Knee Arthroscopy

Vincent CHASSAING ( Paris)


A knee arthroscopy allows the surgeon to look inside the knee, make a diagnosis and treat certain conditions, especially meniscal tears.



An arthroscopy is performed in an operating room under general or regional anesthesia. The arthroscope itself consist of a slender tube (a few millimeters wide) connected through a fiberoptic-like source to a miniature video camera and a television screen. The arthroscope is introduced into the knee via very small incisions. The knee is inflated with saline solution for optimal visualization.


Indications for an arthroscopy.

 A) The diagnostic arthroscopy:

The arthroscopy procedure allows the surgeon to look inside the knee and inspect it for possible sources of pain, swelling, clicking and giving way. Via the arthroscope the surgeon can observe the entire joint cavity, the menisci, the articular cartilage, the synovial membrane which lines the entire joint and the cruciate ligament.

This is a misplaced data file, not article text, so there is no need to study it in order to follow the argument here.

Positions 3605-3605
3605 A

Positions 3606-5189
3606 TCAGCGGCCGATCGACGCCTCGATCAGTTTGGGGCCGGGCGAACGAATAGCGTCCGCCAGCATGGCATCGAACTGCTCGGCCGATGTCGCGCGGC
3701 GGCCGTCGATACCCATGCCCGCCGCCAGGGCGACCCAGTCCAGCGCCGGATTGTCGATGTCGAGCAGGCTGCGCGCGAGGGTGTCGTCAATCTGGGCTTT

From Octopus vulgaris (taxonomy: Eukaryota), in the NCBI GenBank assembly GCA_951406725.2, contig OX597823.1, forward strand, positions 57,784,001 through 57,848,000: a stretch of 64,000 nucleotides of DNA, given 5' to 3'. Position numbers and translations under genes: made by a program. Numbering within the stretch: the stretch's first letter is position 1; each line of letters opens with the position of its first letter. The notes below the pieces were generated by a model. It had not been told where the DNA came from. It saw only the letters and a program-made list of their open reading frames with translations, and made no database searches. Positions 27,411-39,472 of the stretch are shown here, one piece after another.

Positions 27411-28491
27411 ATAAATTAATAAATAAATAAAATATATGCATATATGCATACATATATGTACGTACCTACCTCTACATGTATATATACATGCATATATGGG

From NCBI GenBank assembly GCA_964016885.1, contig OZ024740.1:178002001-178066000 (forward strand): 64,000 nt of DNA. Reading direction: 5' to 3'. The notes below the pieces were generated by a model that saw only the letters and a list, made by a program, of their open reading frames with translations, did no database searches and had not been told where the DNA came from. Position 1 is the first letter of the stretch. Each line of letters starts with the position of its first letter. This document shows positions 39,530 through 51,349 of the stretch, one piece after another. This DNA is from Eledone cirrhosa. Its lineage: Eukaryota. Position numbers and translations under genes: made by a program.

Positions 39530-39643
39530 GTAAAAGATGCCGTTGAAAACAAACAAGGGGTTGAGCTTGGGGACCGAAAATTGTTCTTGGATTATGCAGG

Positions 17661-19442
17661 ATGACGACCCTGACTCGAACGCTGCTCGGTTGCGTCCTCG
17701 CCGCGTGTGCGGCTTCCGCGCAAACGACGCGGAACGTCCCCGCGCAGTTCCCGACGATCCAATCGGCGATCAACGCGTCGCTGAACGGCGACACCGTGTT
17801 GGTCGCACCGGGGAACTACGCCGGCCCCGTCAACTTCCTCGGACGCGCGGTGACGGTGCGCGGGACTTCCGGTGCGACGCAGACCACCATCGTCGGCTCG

B) The "surgical" arthroscopy:

Thanks to miniaturized instruments, a number of procedures can be carried out without having to open the knee.

- The torn portion of a meniscus can be removed (leaving the intact portion behind). - Jagged areas of articular cartilage can be smoothed down.

- Excessive and/or inflamed synovial tissue can be shaved away.

-Finally via the arthroscope floating loose bodies can be removed.

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